The innovation engine for new materials

Chemical and Structural Engineering of Nanomaterials for Energy Devices

Seminar Group: 


Professor Richard Robinson


Materials Science Department
Cornell University


Friday, May 10, 2013 - 4:00pm


ESB 1001


Prof. Ram Seshadri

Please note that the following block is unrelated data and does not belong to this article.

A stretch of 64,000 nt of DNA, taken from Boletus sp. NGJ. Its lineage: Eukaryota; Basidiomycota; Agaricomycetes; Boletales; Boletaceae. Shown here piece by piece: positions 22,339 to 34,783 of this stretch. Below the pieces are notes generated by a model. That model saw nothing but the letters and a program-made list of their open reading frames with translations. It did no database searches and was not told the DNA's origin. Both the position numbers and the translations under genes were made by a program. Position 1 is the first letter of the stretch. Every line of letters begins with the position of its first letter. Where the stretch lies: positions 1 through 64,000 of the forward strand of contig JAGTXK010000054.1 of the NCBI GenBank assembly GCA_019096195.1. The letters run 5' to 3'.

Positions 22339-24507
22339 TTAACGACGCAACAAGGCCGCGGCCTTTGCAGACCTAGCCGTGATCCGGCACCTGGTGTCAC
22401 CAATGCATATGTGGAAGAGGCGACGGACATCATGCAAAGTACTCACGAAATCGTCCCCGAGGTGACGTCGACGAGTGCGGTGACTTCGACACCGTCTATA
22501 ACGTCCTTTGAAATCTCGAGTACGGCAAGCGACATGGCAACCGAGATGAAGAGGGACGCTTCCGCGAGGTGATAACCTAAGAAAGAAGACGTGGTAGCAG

In this talk I will discuss our latest results toward realizing nanomaterial energy devices through chemical and structural engineering. I will discuss our work on chemical engineering surfaces of nanoparticles toward creating nano-dot solids that are conducting: we have developed a novel surface modification method to link colloidal nanoparticles together through inorganic bridges. Our method completely removes the bulky surfactant ligands from both II-VI and IV-VI semiconducting nanocrystal films using (NH4)2S. I’ll also discuss our chemical and structural engineering of cobalt nanoparticles to create additive-free battery electrodes – anodes made without polymeric binders or carbon black. We have found that electrophoretic deposition (EPD) of nanoparticles creates a strong enough electrical and mechanical bond for the nanoparticle batteries to perform at maximum capacity. Finally, I’ll discuss our new structural characterization tool, where we have developed a microfabricated phonon spectrometer. Non-thermal distributions of phonons are locally excited and detected in silicon micro- and nanostructures by decay of quasiparticles injected into an adjacent superconducting tunnel junction. In our prototype phonon spectrometer we have demonstrated spatial resolution of 200 nm, a frequency resolution of ~20 GHz, and a frequency range from ~80 to ~800 GHz. Our results on Si nanosheets indicate that the Casimir limit is reached at much lower frequencies than previously believed.